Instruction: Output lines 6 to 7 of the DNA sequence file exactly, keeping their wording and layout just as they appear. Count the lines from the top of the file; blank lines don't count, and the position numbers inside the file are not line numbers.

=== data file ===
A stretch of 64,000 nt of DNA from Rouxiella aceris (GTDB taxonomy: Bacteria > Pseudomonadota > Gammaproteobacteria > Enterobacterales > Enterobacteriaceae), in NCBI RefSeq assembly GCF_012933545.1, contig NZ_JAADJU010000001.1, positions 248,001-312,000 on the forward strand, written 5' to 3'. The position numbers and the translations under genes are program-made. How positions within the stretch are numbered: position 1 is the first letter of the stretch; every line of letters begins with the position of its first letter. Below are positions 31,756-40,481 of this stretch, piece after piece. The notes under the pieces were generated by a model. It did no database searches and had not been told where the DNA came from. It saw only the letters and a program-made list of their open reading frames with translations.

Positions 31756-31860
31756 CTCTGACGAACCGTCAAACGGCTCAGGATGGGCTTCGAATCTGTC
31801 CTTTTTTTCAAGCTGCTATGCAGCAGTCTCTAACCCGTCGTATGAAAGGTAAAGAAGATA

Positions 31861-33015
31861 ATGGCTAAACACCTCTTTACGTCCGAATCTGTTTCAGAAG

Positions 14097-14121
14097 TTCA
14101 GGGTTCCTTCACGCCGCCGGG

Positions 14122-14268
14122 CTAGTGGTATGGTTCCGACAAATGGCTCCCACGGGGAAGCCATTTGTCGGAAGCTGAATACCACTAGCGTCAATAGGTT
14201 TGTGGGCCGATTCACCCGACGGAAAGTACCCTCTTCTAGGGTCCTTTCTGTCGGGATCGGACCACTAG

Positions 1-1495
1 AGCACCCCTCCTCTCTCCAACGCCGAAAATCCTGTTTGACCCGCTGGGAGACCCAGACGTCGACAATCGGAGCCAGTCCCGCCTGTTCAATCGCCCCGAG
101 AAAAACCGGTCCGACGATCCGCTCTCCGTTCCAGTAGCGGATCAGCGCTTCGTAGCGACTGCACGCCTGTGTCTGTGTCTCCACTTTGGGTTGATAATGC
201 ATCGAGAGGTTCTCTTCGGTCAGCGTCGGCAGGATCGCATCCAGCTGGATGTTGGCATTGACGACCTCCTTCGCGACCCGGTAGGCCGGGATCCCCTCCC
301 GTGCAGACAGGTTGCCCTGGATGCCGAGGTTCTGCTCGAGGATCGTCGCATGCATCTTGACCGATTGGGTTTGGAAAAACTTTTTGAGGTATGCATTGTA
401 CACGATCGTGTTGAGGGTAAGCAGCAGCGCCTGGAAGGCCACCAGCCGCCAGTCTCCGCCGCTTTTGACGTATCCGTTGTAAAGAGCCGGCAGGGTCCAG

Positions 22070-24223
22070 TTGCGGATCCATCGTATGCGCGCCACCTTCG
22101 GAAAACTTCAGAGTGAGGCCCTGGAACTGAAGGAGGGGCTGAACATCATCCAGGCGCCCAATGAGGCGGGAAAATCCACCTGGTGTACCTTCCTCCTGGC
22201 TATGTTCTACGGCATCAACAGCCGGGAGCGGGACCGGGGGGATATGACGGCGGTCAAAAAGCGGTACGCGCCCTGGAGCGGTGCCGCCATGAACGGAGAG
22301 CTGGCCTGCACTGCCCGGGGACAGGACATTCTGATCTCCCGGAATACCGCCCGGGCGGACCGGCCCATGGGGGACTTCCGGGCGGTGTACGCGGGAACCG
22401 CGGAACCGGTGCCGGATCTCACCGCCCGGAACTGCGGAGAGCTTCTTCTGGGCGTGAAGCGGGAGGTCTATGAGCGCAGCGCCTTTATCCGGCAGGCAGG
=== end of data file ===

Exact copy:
31861 ATGGCTAAACACCTCTTTACGTCCGAATCTGTTTCAGAAG

Positions 14097-14121